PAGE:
Most of us can laugh at the occasional dark joke (think of all that self-mockery the Jewish do so well: “Dear God, couldn’t you find some other Chosen People for a change?”), but the reality is that many can’t laugh anymore. The youth of today have been seriously frightened by talk of existential threats.

You can’t blame them for being scared. But you can blame those who’ve contributed to the terror and ignored or censored more moderate advice.

OK, so let’s accept that he offended. Should he apologise? Humour is a subtle thing, an exclusively human trait that arises from the contrast between reality and appearance. It thrives on anomaly and absurdity, the proud man slipping on a banana skin, or the soldier in the trenches making fun of his silly officers.

Humour is not something to be ashamed of, because it helps ease life’s tensions. Animals can’t actually laugh. If humans don’t believe in objective reality there’s nothing for them to laugh at either.

Don’t play the apology game, Mr Dutton: be a man, admit you thought it funny, tell us why. Having done so you can, of course, use “the sorry word” if you’ve caused some kind of offence, but a formal retraction will do no good to you or to anybody else.

For example, I haven’t been able to find out whether there’s any truth in the story that environmental activist Tim Flannery bought himself a beachside house at Bilgola, but if it’s true that would indeed be funny! What I can readily discover, however, like anybody else who uses google, is that seafront land is more than keeping its value in every real estate market in the world, and that those who can afford to buy it show no apparent hesitation. It’s still seen as a rock-solid investment.

Incidentally, the territory of the Maldives has actually increased in recent years (that information is available on their own government website). Are they reclaiming land from the sea, or have they just built on another storey?

No doubt I am being irresponsibly flippant and should apologise myself, but I won’t: young people today are seriously afraid, but many of those who should lead and advise them wisely are revealing in the conduct of their lives a deep hypocrisy.

Follow the money: several of the Pacific nations are hammering Australians for our irresponsibility on climate change, yet they’re currying favour with China. If you’re really worried about rising CO2 emissions, wouldn’t you direct your anger first at the main emitters?

Dutton’s second apology was to do with “Sorry Day.” This is probably a harder one to deal with, because there are some raw emotions in the very diverse aboriginal community. Nobody, but nobody, questions that the aboriginal tribes had their lands taken from them by early European settlers, and that this process was relatively fast and often exceedingly cruel.

Epoch Times Photo
An Aboriginal flag waves in front of the giant television screen as thousands gather in Melbourne’s Federation Square, Australia, on Feb. 13, 2008 to listen to Prime Minister Kevin Rudd deliver a historic apology in parliament to the Aboriginal people for injustices committed over two centuries of white settlement. (William West/AFP via Getty Images)

But here’s where ignorance of history (an ignorance growing profounder every year in Australian schools and universities) has disastrous consequences. Those with no or little history are blind to the lamentable truth that no human race has clean hands. Stealing other people’s land, enslaving populations, and amassing wealth at the expense of the poor have been universal human practices since time immemorial.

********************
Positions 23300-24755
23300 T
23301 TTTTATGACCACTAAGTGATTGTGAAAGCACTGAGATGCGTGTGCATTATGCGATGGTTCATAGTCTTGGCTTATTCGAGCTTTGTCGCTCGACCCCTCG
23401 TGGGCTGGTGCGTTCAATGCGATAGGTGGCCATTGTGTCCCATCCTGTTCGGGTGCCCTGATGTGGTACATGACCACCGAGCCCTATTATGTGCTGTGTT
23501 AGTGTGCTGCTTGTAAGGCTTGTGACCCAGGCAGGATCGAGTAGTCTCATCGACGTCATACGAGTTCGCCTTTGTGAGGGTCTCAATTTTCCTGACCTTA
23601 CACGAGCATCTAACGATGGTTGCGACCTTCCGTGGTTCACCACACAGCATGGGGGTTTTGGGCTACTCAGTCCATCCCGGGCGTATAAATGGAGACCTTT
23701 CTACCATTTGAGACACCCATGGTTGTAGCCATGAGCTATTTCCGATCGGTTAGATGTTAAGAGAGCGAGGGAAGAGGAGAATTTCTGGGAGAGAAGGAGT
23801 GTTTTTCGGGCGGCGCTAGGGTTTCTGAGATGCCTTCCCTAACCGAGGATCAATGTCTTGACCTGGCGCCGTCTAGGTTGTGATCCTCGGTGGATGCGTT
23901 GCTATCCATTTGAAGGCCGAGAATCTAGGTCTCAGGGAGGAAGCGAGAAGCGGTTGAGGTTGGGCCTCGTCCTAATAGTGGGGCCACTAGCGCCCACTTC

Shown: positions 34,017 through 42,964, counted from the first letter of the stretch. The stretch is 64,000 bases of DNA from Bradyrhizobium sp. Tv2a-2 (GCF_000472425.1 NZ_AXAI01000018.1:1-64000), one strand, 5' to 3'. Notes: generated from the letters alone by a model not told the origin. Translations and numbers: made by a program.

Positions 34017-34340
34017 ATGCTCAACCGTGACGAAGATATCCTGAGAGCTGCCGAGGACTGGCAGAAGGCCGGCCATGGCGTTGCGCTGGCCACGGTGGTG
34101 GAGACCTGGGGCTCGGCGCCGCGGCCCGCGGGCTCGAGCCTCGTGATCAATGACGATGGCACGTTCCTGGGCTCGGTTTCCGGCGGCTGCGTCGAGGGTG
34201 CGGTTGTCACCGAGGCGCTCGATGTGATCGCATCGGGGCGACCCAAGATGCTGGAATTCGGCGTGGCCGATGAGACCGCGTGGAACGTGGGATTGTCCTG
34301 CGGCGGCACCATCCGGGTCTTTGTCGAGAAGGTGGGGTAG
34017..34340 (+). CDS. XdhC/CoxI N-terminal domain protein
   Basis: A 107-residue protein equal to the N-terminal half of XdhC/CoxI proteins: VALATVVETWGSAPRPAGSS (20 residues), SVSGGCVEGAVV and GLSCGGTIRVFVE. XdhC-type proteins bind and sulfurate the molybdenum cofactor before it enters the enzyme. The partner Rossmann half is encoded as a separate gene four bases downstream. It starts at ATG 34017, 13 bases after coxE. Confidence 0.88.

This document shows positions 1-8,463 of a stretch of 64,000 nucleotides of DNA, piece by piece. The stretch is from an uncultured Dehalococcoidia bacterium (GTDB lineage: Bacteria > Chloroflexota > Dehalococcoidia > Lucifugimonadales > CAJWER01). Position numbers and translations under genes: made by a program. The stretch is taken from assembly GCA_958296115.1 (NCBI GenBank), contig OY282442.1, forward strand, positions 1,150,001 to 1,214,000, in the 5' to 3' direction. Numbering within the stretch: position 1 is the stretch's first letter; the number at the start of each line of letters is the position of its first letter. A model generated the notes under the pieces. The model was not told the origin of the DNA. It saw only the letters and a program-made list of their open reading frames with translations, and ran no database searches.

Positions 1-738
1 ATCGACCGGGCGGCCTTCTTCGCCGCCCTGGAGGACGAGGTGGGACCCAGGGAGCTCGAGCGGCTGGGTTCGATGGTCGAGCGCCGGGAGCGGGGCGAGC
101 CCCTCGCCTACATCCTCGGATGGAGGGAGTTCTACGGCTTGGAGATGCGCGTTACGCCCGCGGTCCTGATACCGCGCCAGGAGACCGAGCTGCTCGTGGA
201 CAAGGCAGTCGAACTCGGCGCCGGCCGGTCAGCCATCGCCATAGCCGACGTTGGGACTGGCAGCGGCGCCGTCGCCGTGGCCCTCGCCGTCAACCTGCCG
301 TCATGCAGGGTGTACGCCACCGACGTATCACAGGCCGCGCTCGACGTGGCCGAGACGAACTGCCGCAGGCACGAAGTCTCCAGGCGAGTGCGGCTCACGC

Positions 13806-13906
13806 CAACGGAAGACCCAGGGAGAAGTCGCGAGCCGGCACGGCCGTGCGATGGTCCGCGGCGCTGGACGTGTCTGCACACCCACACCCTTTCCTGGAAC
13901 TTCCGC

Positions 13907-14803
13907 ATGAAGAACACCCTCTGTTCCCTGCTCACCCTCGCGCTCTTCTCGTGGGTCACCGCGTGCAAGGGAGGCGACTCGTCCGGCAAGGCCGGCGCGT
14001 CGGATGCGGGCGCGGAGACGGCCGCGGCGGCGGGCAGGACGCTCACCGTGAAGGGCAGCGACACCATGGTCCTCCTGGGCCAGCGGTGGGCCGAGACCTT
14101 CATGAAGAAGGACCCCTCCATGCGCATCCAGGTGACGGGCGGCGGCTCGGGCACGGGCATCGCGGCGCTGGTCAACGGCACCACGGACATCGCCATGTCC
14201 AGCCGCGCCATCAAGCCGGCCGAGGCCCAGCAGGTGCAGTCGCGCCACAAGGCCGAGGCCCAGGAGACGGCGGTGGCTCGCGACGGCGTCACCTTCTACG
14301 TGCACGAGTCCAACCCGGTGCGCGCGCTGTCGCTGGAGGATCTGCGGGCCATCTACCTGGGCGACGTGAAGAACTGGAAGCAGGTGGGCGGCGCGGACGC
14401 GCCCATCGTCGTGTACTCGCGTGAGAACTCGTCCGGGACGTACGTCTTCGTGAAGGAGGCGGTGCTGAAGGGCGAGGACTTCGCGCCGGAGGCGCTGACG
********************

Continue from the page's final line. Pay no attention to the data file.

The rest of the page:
It is a common affectation to claim that all human beings are basically good, but are subject to corruption by “systems.” This is an easy cop-out.

There are so many possible scapegoats: capitalism, communism, Christianity, Islam have all been blamed for corrupting the minds of their adherents, and inducing them to commit terrible deeds foreign to their supposedly true natures. This is a convenient lie. It makes us feel better about ourselves. It allows us to shift all blame to the shoulders of others.

We can buy electric cars, save whales, turn off our air-cons, avoid unnecessary travel (although I note attendance at climate conferences doesn’t count, it would seem), go to gyms, restrict our diets to plant-based food (though not of course for our dogs and cats), practise transcendental meditation, and join the Greens. We’re meeting our commitments. We have freed ourselves from the corrupting influence of conservative ideas. We are inclusive!

Read the literature and study the language behind the “Sorry Day” phenomenon. Those of us who cross the Sydney Harbour Bridge in our tens of thousands are not really apologising for our own personal actions, but for the actions of our tribe. We’re ashamed of being “white,” or being European.

By identifying with the oppressed and distancing ourselves from the actions of previous generations whose life stories we don’t even come close to understanding, we’re feeling good about ourselves and asserting our own virtue.

Speaking for myself, I feel deeply upset about the overwhelming situation of what happened to Indigenous people in Australia, but not sorry.

Because sorry has become a vacuous word, a sort of tool of good manners, that doesn’t adequately describe the reality of the loss.

Views expressed in this article are the opinions of the author and do not necessarily reflect the views of The Epoch Times.


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David Daintree is director of the Christopher Dawson Centre for Cultural Studies in Tasmania, Australia. He has a background in Classics and teaches Late and Medieval Latin. Daintree was a visiting professor at the universities of Siena and Venice, and a visiting scholar at the University of Manitoba. He served as President of Campion College from 2008 to 2012. In 2017, he was made a Member of the Order of Australia in the Queen’s Birthday Honours List.